When one thinks about the leaders of early Christianity, an orthodox vision of Jesus’ male apostles and disciples fills their head. While there is no doubt these men were important, their influential women counterparts are often overlooked and underrated. For years, historians were perplexed at the rapid spread of early Christianity, until they considered women. Women had a major role in the rise and spread of early Christianity because they were not only numerous, but also influential in leadership positions and converting others.
Throughout history, women have constantly been objectified and forced into submission by the male dominated society. Simone de Beauvoir’s philosophical work, The Second Sex, echoes the intense oppression of women and reflects the first wave feminist movement. Her existentialist decoding of genders resulted in the idea of the Other, which explores the phenomenon of women forced into the role of an object, while men are the subject. In the second chapter, “The Girl”, Beauvoir further studies the idea of this oppression during one’s transition from a girl into a woman. Beauvoir states that no matter how much freedom and sense of self a girl holds, she is always forced into the role of the Other in society. Beauvoir 's idea of the Other held
In Foucault’s work “The Body and Sexuality” Foucault suggests, power no longer asserts itself as a deduction, as a "right of death." The primary interest of power now is
Over the past 200 years sexual liberation and freedom have become topics of discussions prevalent within western culture and society. With the recent exploration of sexuality a new concept of sexual and gender identity has emerged and is being analyzed in various fields of study. The ideology behind what defines gender and how society explains sex beyond biology has changed at a rapid pace. In response various attempts to create specific and catch all definitions of growing gender and sexual minorities has been on going. This has resulted in the concept of gender becoming a multi- layered shifting hypothesis to which society is adapting. Since the 19th-century, philosophers and theorists have continued to scrutinize gender beyond biological and social interpretation. Margaret Atwood 's The Handmaid 's Tale captures the limitations and social implications forced upon a set gender based on societal expectations. Gender is a social construct that limits the individual to the restrictions and traditions of a society, or if it’s an individually formed self-identification of sex and sexuality that is formed autonomously. Evidence of gender establishment can be seen within literary works and supported by various schools of gender and sexuality theory.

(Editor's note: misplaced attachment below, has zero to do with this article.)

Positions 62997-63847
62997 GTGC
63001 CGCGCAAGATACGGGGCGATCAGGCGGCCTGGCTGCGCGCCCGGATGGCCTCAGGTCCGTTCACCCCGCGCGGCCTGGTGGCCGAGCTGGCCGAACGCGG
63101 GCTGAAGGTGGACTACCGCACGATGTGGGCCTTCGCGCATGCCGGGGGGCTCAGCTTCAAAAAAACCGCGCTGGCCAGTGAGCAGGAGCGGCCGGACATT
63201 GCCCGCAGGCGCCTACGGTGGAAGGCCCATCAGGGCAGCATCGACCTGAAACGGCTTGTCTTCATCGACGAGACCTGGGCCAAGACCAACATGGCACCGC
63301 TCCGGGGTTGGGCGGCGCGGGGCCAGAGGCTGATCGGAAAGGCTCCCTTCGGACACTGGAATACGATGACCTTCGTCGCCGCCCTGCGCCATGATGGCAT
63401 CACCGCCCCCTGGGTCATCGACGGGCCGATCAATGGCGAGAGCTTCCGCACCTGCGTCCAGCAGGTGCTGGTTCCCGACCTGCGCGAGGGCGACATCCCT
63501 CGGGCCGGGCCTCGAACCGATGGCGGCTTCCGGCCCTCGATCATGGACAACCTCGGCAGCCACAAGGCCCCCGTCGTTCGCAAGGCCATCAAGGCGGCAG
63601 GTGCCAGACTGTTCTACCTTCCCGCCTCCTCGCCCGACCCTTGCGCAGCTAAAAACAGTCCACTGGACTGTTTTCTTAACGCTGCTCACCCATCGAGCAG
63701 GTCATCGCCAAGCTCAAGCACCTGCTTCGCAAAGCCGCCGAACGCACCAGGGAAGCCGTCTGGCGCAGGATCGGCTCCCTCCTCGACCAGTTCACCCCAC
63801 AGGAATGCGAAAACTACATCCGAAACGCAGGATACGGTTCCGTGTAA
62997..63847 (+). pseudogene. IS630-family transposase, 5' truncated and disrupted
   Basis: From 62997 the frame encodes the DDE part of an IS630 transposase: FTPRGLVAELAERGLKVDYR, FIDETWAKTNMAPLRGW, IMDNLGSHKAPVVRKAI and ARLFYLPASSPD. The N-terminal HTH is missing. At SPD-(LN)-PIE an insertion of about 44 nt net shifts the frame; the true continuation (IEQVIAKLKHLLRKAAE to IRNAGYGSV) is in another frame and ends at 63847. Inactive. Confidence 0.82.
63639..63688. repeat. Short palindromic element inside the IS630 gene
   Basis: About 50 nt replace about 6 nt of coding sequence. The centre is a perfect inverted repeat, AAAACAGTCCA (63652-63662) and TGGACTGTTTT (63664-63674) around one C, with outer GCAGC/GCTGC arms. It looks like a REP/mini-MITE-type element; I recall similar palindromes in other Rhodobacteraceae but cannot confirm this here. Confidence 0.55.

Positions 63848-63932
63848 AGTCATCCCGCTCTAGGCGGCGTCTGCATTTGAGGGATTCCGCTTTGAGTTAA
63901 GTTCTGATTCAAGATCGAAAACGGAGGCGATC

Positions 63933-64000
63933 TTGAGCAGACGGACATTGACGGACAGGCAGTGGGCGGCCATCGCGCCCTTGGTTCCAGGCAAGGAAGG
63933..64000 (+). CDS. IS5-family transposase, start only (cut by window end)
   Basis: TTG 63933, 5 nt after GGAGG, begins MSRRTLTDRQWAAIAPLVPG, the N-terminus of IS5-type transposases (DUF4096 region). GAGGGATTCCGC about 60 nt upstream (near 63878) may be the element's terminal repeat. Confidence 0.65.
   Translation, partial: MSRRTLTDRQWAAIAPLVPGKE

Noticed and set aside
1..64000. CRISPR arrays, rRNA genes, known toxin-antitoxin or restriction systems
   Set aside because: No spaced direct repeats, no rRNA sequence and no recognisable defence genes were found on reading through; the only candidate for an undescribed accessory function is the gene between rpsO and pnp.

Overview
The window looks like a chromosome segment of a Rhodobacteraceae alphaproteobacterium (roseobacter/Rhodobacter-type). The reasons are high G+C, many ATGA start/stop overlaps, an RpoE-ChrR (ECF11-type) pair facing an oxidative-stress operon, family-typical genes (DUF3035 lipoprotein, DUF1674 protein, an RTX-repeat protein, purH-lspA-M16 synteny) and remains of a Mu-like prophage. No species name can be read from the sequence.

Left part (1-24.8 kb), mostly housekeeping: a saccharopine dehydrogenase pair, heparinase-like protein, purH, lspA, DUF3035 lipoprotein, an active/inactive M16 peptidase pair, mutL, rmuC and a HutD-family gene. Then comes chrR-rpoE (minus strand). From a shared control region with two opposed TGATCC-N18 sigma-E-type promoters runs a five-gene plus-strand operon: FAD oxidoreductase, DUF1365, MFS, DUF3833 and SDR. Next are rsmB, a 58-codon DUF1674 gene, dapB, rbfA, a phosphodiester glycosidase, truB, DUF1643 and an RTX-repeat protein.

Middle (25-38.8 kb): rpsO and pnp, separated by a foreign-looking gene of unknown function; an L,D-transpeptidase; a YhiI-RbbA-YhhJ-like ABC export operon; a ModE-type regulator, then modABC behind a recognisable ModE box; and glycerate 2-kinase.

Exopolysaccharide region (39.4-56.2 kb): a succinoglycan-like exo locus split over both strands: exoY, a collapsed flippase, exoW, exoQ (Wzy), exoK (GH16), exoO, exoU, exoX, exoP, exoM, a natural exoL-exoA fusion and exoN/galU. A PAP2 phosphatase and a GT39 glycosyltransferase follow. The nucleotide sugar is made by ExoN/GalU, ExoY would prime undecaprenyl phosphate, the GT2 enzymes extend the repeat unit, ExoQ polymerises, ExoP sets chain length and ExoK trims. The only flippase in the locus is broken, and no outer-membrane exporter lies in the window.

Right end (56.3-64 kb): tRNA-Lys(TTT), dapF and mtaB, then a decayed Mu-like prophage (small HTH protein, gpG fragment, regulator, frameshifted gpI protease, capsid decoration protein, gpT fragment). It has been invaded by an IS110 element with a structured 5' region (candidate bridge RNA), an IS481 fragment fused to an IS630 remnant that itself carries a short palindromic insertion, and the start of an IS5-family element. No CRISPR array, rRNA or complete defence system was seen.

Sexuality has an inherent connection to human nature. Yet, even in regards to something so natural, societies throughout times have imposed expectations and gender roles upon it. Ultimately, these come to oppress women, and confine them within the limits that the world has set for them. However, society is constantly evolving, and within the past 200 years, the role of women has changed. These changes in society can be seen within the intricacies of literature in each era. Specifically, through analyzing The Scarlet Letter by Nathaniel Hawthorne and The Bell Jar by Sylvia Plath, one can observe the dynamics of society in regards to the role of women through the lens of the theme of sexuality. In both novels, the confinement and oppression of women can be visibly seen as a result of these gender roles. Yet, from the time The Scarlet Letter was published to the time The Bell Jar was written, the place of women in society ultimately changed as well. Hence when evaluating the gender roles that are derived from sexuality, the difference between the portrayals of women’s oppression in each novel becomes apparent, and shows how the subjugation of women has evolved. The guiding question of this investigation is to what extent does the theme of sexuality reflect the expectations for women in society at the time each novel was written. The essay will explore how the literary elements that form each novel demonstrate each author’s independent vision which questions the